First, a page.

Sometimes approaching life challenges with a positive manner can seem like the most difficult thing to do. After all, not everyone is an optimist who sees the glass half-full. The thing is, focusing on the good in any given situation can have a big impact on your physical and mental wellbeing. Unfortunately, adapting this attitude is no easy task.
So, what does it mean to think positively? It is a mental and emotional attitude that focuses on the positive, expecting positive results, and anticipating positive things such as good health, happiness, and success. This mindset is crucial in shaping your perspective, and therefore, your actions, because your thoughts affect your actions.
One of the keys to harnessing the power of positive thinking is to be the master of your emotions. One of the ways to achieve this is to build positive habits. Subconsciously or not, we all have habits that we return to on a daily basis. There are habits that bring positive effects in life, and there are habits that are unproductive. Our habits reflect on our quality of life. For instance, our health is a direct reflection of what we eat, how often we exercise, and the healthy habits we adapt. More often than not, we don’t realize that certain habits have negative impacts on our lives. That’s why keeping a journal can effectively make you recognize and decipher your habits into positive and negative. Building a positive daily routine can make you more productive. Productivity or a sense of accomplishment on a daily basis can help you build a more positive mindset when overcoming challenges.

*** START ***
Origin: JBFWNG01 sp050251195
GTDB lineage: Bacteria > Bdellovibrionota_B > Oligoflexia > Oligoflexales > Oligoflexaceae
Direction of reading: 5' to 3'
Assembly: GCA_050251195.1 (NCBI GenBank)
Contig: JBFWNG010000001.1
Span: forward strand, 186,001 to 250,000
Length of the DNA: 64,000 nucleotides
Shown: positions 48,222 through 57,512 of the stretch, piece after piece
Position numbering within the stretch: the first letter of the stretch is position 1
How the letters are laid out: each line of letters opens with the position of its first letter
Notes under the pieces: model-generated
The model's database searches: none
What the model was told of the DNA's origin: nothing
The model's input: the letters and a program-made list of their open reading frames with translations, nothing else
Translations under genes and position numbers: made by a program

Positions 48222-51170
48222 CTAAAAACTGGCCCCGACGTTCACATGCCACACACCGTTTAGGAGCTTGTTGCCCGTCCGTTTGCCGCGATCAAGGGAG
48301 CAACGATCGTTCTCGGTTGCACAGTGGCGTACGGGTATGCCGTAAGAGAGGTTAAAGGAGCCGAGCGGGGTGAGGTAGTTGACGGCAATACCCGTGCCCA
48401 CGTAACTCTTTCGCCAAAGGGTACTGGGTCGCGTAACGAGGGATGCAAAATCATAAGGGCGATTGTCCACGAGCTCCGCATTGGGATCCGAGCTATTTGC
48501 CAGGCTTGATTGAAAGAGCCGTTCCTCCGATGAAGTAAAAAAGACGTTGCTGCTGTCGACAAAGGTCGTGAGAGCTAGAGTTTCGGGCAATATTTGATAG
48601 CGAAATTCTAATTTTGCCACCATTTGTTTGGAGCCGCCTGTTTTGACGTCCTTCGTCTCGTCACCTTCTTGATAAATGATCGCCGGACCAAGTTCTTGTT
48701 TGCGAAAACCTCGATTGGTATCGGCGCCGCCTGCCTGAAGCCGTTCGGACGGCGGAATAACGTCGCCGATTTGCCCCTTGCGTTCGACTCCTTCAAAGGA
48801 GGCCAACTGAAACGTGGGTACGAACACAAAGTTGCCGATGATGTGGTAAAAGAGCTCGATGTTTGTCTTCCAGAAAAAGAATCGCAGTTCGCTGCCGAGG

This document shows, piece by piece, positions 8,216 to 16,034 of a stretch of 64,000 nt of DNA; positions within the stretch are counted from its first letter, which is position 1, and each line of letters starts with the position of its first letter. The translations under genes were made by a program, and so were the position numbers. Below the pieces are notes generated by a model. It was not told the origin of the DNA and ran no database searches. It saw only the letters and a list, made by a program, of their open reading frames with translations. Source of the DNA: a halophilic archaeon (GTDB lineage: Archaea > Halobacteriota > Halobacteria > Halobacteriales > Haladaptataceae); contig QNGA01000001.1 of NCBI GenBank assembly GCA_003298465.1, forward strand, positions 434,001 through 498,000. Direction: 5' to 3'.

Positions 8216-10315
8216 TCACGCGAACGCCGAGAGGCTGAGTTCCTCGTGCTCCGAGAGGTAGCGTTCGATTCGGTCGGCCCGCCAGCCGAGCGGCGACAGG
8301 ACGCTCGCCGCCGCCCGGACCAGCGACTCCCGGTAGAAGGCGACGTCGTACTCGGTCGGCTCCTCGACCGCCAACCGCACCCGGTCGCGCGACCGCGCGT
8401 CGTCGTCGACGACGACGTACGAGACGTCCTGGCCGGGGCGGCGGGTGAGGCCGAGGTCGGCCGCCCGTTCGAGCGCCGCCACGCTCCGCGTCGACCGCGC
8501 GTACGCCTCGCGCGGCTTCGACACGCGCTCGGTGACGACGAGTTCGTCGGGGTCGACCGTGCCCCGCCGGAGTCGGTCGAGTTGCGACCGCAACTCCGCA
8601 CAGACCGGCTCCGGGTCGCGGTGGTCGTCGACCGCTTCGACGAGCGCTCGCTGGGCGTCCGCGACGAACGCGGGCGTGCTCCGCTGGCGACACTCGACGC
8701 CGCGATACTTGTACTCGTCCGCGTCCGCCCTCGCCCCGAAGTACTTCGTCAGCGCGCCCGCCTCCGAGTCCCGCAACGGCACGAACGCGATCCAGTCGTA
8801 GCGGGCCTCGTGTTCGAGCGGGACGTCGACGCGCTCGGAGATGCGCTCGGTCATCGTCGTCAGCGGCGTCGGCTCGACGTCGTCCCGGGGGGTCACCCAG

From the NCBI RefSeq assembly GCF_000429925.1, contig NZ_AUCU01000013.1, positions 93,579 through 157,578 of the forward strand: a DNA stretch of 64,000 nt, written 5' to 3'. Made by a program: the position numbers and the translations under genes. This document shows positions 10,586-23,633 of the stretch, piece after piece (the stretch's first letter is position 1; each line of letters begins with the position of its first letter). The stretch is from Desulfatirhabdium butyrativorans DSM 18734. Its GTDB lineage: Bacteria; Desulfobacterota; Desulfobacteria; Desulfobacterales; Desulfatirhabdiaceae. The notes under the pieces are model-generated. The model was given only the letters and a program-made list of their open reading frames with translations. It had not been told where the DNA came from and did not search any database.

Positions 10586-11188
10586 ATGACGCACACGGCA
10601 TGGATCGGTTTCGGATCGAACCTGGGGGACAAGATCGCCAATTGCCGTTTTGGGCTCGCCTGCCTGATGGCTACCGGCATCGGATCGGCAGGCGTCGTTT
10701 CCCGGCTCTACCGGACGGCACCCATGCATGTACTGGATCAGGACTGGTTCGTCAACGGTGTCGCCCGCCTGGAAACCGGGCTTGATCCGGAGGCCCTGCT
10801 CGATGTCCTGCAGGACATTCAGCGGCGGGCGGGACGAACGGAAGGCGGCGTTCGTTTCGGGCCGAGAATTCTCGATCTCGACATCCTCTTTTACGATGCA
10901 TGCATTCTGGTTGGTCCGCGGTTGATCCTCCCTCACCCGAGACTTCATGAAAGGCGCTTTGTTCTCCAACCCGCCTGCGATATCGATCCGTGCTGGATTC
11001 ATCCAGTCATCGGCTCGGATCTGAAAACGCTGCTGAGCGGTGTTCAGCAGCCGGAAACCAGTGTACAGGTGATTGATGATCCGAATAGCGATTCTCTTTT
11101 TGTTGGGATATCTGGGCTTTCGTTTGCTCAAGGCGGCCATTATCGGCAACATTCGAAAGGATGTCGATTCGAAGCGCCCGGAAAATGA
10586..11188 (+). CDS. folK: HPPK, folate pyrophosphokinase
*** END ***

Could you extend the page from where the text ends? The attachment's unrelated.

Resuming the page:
Another important tool in building a positive mindset is to surround yourself with people who give you positive influence. They are the people who bring you up and leave you with a sense of wellness and not defeat.
However, it’s important to differentiate between positive thinking and toxic positivity. Essentially, toxic positivity is denial shrouded in optimism. Toxic positivity is ineffective because it dismisses and invalidates authentic emotional experiences. For instance, positivity has turned toxic when you dismiss feelings that are considered ‘negative’ by avoiding and hiding from uncomfortable feelings. It’s like telling someone who’s suffered a loss ‘Don’t be sad!’. Heartbreak, grief, sadness, depression, or fear are normal and genuine human experiences. It’s absolutely necessary to experience and process negative emotions. Running away from them is denial and is simply a temporary fix. Validate your own feelings, identify them, and process them in a healthy way.
Adapting a positive attitude doesn’t mean living in denial of the negative situations in life. It is an attitude to stay optimistic. Remember that we are our most productive self when we are feeling a sense of positivity on what we’re doing.